Wednesday, August 10, 2011

Tapenade


If someone asked me, what would you like on your pizza there is a likelihood I will reply “Olives, capers, and anchovies.” So it would come as no surprise that tapenade is up there on my list of favourite things. Tapenade hails from Provence, France, and is one of the simplest and most enjoyable things you could heap on a piece of bread. At its heart its only three ingredients: olives, capers, and anchovy. There is a word of caution though -do not cheap out on ingredients! The success or failure of this dish is completely relative to the quality of ingredients, there is no where to hide. Find the best black olives you can find, and avoid the mass market tinned ones (they taste like... well nothing). You might have to experiment with what anchovies work the best for you, however preserved in salt or olive oil (not vegetable or soy), is a good place to start. I have not ran into too many issues with 'bad' capers myself.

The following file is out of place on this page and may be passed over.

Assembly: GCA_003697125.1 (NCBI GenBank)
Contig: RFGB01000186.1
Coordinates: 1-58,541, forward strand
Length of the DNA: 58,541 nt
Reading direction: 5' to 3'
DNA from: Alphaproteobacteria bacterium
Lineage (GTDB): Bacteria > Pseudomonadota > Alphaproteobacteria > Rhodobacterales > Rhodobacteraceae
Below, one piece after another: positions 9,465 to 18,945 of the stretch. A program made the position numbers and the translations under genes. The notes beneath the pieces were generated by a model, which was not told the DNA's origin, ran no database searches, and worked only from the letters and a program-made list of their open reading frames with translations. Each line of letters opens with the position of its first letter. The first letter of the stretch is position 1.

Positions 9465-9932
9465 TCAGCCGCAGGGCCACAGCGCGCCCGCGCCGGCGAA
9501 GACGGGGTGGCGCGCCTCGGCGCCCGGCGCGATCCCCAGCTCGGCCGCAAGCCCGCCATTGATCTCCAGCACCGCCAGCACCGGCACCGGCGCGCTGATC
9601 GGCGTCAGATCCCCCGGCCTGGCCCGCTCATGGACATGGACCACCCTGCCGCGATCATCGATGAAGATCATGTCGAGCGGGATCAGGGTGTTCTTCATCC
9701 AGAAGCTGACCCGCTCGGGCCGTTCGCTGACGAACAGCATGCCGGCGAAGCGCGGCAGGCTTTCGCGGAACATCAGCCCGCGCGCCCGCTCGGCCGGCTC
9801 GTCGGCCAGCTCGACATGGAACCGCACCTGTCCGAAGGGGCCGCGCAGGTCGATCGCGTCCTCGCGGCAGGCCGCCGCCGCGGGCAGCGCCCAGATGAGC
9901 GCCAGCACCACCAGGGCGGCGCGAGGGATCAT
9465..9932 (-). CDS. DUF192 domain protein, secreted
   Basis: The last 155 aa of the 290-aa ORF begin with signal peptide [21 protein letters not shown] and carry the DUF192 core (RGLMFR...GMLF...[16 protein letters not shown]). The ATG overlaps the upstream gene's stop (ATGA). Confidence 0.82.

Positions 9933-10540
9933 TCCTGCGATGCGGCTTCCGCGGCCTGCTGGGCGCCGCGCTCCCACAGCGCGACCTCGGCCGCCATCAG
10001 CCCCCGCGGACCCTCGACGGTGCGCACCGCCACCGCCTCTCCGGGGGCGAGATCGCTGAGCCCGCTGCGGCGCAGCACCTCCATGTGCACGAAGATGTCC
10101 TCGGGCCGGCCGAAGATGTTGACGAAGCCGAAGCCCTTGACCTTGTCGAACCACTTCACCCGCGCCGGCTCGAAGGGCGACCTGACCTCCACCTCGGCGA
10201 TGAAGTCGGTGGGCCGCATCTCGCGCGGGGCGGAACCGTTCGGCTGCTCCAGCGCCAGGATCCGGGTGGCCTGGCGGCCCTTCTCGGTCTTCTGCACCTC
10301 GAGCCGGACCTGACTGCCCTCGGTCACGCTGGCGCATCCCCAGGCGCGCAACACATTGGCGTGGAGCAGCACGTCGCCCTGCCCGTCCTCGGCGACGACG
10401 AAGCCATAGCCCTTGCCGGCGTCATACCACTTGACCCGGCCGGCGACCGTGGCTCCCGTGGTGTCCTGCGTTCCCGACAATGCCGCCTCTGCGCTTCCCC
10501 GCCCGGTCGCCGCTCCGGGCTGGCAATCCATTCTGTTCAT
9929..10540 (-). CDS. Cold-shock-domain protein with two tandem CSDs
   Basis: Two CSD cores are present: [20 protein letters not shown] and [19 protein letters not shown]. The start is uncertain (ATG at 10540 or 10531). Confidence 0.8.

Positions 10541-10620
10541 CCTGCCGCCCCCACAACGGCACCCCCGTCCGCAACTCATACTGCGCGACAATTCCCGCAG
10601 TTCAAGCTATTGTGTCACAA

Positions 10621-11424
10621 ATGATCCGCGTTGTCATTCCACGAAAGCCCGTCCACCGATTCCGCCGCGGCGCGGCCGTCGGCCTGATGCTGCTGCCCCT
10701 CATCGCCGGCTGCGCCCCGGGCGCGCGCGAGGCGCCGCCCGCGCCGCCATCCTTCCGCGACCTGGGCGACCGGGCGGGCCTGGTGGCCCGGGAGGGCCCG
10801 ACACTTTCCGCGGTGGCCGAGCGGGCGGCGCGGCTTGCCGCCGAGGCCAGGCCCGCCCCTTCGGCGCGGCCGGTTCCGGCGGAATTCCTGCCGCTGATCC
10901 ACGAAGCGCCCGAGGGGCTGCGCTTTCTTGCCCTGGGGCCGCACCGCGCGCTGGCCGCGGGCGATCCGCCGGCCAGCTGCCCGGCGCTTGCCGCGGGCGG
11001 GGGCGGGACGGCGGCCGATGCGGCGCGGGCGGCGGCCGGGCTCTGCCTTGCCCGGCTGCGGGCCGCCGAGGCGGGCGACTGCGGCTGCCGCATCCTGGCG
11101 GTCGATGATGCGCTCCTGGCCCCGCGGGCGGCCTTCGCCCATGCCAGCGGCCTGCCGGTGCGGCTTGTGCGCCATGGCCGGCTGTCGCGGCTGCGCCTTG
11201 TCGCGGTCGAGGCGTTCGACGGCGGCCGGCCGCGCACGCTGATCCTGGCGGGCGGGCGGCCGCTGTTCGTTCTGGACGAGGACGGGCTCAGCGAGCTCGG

What I am going to show you is a very basic recipe, and if you stick close to these proportions you can not go wrong. I will also show you common additions relative to the recipe if you wish to jazz it up bit. Also note that this is probably the one and only time I will ever say “You do not need to add salt.” All the ingredients are either the fishy embodiment of salt, or they sit around in it.

Ingredients

1/2 cup Black olives, pitted
1 tsp Capers
1 Anchovy

Possible Additions

1 clove Garlic
3-5 leaves Basil
2-3 leaves Oregano
1 tsp Lemon (zest and/or juice -just watch the consistency with liquid ingredients)

How you want to process this into its delicious tasty paste-like consistency is up to you. Either finely chop, use a food processor, or mortal and pestle. I prefer to do things old school. You’ll have approximately 1/2 a cup yield of tapenade after all is said and done. If the consistency seems too think, feel free to thin it out with a touch of olive oil. Bon Appetite.

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